The Homer Ferrington gas drilling rig, operated by Noble Energy and drilling in an offshore block on concession from the Cypriot government, is seen during President Demetris Christofias' visit in the east Mediterranean, Nicosia November 21, 2011.
The Homer Ferrington gas-drilling rig, operated by Noble Energy Inc. and drilling in an offshore block on concession from the Cypriot government, is seen last Nov. 21. Drawing on a gas reservoir in a not-too-distant area of the Mediterranean Sea, a Noble Energy-led consortium developing the Tamar field off Israel's coast said on Sunday it had signed a 15-year deal to supply an Israeli power-plant operator with an estimated $680 million worth of gas. REUTERS/Cyprus Public Informat

The U.S. State Department, in one of its first explicit pushes to use Eastern Mediterranean energy to enhance economic ties among Israel and its Arab neighbors, brokered a deal Wednesday between Jordanian companies and the drilling partners of Israel’s largest offshore natural gas reserve.

U.S. Deputy Assistant Secretary of State for Energy Diplomacy Amos Hochstein, who attended the signing in Jordan’s capital of Amman, brokered the deal, reported the Times of Israel, an online English-language Israeli daily.

The $500 million agreement between the Israeli firm Delek Group Ltd. (TLV:DLEKG) and Houston-based Noble Energy (NYSE:NBL), both stakeholders of one of Israel’s biggest offshore gas fields, Tamar, would provide 1.8 billion cubic meters of gas to Arab Potash and Jordan Bromine over 15 years starting in 2016.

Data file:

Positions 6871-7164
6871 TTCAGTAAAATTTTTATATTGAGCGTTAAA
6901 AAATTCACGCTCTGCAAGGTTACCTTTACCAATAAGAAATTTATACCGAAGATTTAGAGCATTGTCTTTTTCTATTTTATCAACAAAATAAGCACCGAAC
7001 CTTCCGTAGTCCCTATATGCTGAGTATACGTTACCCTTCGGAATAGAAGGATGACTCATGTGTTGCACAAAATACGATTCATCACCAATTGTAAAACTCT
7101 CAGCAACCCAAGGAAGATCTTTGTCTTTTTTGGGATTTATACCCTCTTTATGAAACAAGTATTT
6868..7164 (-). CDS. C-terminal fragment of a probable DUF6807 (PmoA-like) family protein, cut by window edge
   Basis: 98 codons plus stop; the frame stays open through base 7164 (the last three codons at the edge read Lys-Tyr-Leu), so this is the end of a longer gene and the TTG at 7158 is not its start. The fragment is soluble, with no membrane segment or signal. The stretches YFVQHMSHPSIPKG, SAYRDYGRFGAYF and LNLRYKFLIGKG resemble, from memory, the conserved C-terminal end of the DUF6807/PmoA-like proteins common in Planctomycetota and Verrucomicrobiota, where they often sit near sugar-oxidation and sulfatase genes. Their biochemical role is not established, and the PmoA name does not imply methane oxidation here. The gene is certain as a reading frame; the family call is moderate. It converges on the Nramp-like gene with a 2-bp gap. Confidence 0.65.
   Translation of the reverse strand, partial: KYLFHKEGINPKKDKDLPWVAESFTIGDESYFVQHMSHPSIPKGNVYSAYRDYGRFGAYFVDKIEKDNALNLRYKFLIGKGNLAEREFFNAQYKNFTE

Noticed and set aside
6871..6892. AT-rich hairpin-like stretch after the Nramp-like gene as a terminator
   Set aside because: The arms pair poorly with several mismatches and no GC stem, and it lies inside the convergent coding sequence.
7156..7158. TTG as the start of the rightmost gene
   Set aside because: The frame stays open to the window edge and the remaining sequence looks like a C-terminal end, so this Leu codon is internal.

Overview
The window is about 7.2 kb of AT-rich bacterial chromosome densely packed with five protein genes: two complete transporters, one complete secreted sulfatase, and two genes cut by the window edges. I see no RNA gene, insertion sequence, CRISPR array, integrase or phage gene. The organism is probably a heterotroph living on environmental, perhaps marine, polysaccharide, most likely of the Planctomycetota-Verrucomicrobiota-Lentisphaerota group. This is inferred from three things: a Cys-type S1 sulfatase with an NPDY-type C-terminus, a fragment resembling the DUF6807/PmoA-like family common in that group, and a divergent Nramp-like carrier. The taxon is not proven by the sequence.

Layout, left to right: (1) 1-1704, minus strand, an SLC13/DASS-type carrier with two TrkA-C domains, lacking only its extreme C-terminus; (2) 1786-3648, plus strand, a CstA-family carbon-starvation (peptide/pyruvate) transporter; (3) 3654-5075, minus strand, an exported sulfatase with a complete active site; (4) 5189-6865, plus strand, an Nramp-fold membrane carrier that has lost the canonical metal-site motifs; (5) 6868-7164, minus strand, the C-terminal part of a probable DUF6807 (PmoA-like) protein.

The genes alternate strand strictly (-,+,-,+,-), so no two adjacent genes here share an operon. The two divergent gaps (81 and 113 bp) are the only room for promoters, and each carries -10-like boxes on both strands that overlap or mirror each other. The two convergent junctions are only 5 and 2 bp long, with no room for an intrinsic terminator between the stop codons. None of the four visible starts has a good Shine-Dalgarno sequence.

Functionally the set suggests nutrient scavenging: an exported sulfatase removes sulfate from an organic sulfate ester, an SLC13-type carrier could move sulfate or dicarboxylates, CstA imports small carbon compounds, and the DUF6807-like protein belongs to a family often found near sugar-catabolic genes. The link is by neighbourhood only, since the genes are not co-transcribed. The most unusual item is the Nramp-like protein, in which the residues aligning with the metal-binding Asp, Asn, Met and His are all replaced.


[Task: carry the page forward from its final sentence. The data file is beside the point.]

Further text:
“I would like to express my gratitude to the United States State Department for their role in advancing this tremendous opportunity,” said Lawson Freeman, Noble Energy’s vice president for the Eastern Mediterranean.

“Noble Energy is excited about this deal, the first export agreement from Tamar,” Freeman said. “This deal will pave the way for additional export projects which could enhance regional cooperation, as well as provide additional supply to the domestic market and increased security of supply through development of additional reservoirs and infrastructure.”

Discovered in 2009, the Tamar field, which is located around 56 miles (90 km) west of Israel’s port city of Haifa, began pumping natural gas to Israel’s domestic market in March 2013. It already provides 45 percent of the country’s electricity.

In 2010, Noble discovered a huge gas reserve 80 miles (130 km) off Israel’s coast known as the Leviathan field -- the largest such natural gas find of the past 10 years.

The gas fields are part of the Levant Basin, a stretch of gas reserves that extends from the coasts of Israel, Lebanon and Syria in the east to Cyprus in the west. The basin may hold 1.7 billion barrels of oil and undiscovered natural gas amounting to 122 trillion cubic feet.

Levant Basin EIA
The Levant Basin has an untapped natural gas reserve of 122 trillion cubic feet. The U.S. Energy Information Agency

The Israeli-Jordanian deal follows a $1.2 billion gas supply agreement among Palestine Power Generation Co., the Delek Group Ltd., Ratio Oil Exploration (TLV:RATI.L) of Israel and Noble, signed in January.

For the State Department, the wealth of hydrocarbons in the Mediterranean is seen as a way for neighbors in the Near East to mend their troubled relations by jointly profiting from energy revenues.